Review of 2022 and Outlook for 2023
It is fair to say that 2022 was a year of mixed outcomes, both for the UK and the World in general. On one hand, many families were able to celebrate the recent festive season with friends and extended family without the invasive fear of COVID and lockdowns. Furthermore, 2022 was the year when holidays abroad could again be enjoyed following numerous delays and cancellations over the past two years.
Unfortunately, just as hope for a more settled year seemed to be on the cards, the invasion of Ukraine by Russia in February struck a significantly more ominous tone for the rest of the year. Not only has the war brought with it a terrible human tragedy but also far-reaching global economic consequences. This was due mostly to a rapid increase in energy prices such as natural gas and oil, given that Russia is a major exporter of these commodities. The oil price and natural gas price increased from just over $50 and $3.80 respectively to a high of $119 and $9.30 respectively. In percentage terms, this meant the price of oil increased by 138% and natural gas by 144%.
In addition to this substantial rise in energy costs, the increase in demand from consumers, following two years of COVID lockdowns and ongoing constraints with supply chains, created the perfect storm for inflation. Whilst we have explained in previous updates why inflation is still preferable to deflation, the much higher than expected levels of inflation has caused understandable angst.
However, whilst 2022 again illustrated that predicting the future economic outlook is somewhat futile, there are still some real cases for optimism as we move in to 2023.
Oil and gas prices have fallen back to $86 and $4.14 respectively, representing a decrease of 38% and 55% respectively from their peaks in the middle of the year. As a result, early indications point to an easing in inflation which will hopefully slow the pace of interest rate increases which are of particular concern for homeowners with mortgages.
Following a failed attempt to contain COVID through a Zero COVID policy, the Chinese Authorities have taken the decision to completely reopen their economy. Although this has led to a huge spike in cases with an estimated 32 million new infections each day, the move away from a Zero COVID policy should lead to a boost in global economic growth over the medium term.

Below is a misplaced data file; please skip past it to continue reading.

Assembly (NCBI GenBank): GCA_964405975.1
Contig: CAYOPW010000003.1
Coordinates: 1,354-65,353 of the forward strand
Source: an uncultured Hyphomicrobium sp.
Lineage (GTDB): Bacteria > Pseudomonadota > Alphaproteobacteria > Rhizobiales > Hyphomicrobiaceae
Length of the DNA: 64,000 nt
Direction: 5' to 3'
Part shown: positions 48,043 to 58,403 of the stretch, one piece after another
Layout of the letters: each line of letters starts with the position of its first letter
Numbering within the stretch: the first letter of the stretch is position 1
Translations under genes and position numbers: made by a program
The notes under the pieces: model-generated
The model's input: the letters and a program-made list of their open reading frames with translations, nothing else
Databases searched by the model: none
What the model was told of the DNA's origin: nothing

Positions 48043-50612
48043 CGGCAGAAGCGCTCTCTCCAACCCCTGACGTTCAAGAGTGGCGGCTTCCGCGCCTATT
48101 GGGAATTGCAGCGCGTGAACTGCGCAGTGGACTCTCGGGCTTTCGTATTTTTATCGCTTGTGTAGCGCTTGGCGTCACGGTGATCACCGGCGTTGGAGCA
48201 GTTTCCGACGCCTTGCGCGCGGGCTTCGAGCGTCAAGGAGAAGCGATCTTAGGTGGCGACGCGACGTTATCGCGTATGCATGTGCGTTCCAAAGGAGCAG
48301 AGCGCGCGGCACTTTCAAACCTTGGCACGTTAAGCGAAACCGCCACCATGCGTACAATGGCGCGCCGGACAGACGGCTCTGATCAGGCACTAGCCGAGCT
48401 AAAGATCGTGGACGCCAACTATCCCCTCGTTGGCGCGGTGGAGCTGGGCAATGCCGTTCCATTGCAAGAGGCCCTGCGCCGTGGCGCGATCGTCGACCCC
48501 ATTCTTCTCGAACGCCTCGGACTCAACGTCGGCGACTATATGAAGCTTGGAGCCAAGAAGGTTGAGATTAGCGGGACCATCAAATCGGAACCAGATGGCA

Finally, although the significant increase in interest rates is likely to push the global economy into recession, unlike with previous recessions, unemployment levels remain low, which should help reduce the length and depth of the recession.
As mentioned in our previous updates, when markets are volatile, ensuring your portfolio is highly diversified provides an effective level of protection against that volatility. With this in mind, whilst 2022 has been a very challenging investment environment, our investment approach of providing a diverse, risk rated and lower cost solution has held up well over 2022 on a comparative basis. This can be demonstrated in the following chart which compares our medium risk investment portfolio to the industry benchmark over the past 12 months.
The following is an update of all our BA Core Portfolios relative to their respective industry benchmarks:
Although 2022 has been a challenging year on many levels, with inflation appearing to have peaked, China starting to reopen to the world and unemployment remaining low, there is at least hope that the worst may be behind us as we move into 2023.
By Julian Strauss
Investment Director & Certified Financial Planner